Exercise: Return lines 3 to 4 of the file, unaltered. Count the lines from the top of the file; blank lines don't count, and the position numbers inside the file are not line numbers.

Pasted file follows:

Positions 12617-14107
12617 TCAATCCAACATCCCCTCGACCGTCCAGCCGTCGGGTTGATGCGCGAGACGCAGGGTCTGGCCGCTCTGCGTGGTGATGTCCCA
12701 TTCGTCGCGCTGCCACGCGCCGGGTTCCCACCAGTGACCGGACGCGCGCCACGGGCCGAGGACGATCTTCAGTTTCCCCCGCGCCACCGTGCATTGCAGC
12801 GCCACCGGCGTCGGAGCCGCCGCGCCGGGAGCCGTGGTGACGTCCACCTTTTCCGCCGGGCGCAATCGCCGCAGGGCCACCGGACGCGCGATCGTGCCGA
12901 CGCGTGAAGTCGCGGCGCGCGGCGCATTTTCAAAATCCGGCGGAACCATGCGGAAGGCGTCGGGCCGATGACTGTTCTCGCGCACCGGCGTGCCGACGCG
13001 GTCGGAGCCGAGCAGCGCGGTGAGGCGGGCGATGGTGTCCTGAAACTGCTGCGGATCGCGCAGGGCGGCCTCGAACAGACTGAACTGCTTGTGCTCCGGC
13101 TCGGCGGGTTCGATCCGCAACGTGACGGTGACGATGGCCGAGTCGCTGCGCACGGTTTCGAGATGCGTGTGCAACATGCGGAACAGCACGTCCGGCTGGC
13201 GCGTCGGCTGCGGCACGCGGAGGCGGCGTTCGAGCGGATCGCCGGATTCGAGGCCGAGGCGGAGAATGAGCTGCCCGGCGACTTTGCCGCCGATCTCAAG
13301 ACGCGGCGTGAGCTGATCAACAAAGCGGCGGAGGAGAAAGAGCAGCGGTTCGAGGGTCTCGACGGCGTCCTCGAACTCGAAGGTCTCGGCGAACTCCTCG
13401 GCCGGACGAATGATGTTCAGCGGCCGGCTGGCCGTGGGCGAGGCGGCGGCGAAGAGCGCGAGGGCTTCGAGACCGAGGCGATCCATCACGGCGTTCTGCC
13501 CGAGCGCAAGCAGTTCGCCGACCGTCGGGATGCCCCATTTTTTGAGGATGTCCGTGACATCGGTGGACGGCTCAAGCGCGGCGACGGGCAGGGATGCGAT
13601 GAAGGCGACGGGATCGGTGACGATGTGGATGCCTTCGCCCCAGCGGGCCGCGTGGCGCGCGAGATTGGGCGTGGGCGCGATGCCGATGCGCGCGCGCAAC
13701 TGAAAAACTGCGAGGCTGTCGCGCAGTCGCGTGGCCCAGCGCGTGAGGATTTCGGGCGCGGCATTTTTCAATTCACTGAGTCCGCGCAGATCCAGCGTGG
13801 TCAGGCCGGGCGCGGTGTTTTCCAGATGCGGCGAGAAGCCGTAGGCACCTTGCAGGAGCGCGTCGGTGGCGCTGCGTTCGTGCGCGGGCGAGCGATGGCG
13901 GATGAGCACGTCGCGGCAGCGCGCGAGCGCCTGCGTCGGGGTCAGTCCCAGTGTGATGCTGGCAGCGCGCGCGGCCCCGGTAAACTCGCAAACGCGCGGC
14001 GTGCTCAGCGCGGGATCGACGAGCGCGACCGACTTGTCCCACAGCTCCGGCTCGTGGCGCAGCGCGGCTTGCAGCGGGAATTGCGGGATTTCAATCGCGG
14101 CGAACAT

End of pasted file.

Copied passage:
12701 TTCGTCGCGCTGCCACGCGCCGGGTTCCCACCAGTGACCGGACGCGCGCCACGGGCCGAGGACGATCTTCAGTTTCCCCCGCGCCACCGTGCATTGCAGC
12801 GCCACCGGCGTCGGAGCCGCCGCGCCGGGAGCCGTGGTGACGTCCACCTTTTCCGCCGGGCGCAATCGCCGCAGGGCCACCGGACGCGCGATCGTGCCGA